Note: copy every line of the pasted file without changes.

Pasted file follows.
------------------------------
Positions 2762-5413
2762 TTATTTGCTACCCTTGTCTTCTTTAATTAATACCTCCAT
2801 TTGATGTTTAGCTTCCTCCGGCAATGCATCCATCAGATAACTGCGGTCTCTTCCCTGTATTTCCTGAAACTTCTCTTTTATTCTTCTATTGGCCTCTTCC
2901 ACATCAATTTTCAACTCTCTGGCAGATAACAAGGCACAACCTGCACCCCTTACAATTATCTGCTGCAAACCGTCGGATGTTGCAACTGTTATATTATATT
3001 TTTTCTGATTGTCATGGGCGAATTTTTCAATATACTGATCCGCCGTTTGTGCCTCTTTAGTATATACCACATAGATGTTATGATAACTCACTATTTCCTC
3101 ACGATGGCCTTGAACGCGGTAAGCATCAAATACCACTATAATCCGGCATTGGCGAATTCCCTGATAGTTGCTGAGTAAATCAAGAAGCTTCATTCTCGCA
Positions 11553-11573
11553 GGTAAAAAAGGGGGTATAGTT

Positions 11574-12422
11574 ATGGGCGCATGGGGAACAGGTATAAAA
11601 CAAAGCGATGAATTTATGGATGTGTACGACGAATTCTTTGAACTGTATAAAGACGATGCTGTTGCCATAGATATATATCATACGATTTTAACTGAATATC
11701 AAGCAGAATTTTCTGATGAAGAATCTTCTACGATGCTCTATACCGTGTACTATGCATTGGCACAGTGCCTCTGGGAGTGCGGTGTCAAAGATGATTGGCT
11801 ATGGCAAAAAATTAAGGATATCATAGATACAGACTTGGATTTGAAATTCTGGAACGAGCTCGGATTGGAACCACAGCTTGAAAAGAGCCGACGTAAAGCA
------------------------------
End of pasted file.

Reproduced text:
Positions 2762-5413
2762 TTATTTGCTACCCTTGTCTTCTTTAATTAATACCTCCAT
2801 TTGATGTTTAGCTTCCTCCGGCAATGCATCCATCAGATAACTGCGGTCTCTTCCCTGTATTTCCTGAAACTTCTCTTTTATTCTTCTATTGGCCTCTTCC
2901 ACATCAATTTTCAACTCTCTGGCAGATAACAAGGCACAACCTGCACCCCTTACAATTATCTGCTGCAAACCGTCGGATGTTGCAACTGTTATATTATATT
3001 TTTTCTGATTGTCATGGGCGAATTTTTCAATATACTGATCCGCCGTTTGTGCCTCTTTAGTATATACCACATAGATGTTATGATAACTCACTATTTCCTC
3101 ACGATGGCCTTGAACGCGGTAAGCATCAAATACCACTATAATCCGGCATTGGCGAATTCCCTGATAGTTGCTGAGTAAATCAAGAAGCTTCATTCTCGCA
Positions 11553-11573
11553 GGTAAAAAAGGGGGTATAGTT

Positions 11574-12422
11574 ATGGGCGCATGGGGAACAGGTATAAAA
11601 CAAAGCGATGAATTTATGGATGTGTACGACGAATTCTTTGAACTGTATAAAGACGATGCTGTTGCCATAGATATATATCATACGATTTTAACTGAATATC
11701 AAGCAGAATTTTCTGATGAAGAATCTTCTACGATGCTCTATACCGTGTACTATGCATTGGCACAGTGCCTCTGGGAGTGCGGTGTCAAAGATGATTGGCT
11801 ATGGCAAAAAATTAAGGATATCATAGATACAGACTTGGATTTGAAATTCTGGAACGAGCTCGGATTGGAACCACAGCTTGAAAAGAGCCGACGTAAAGCA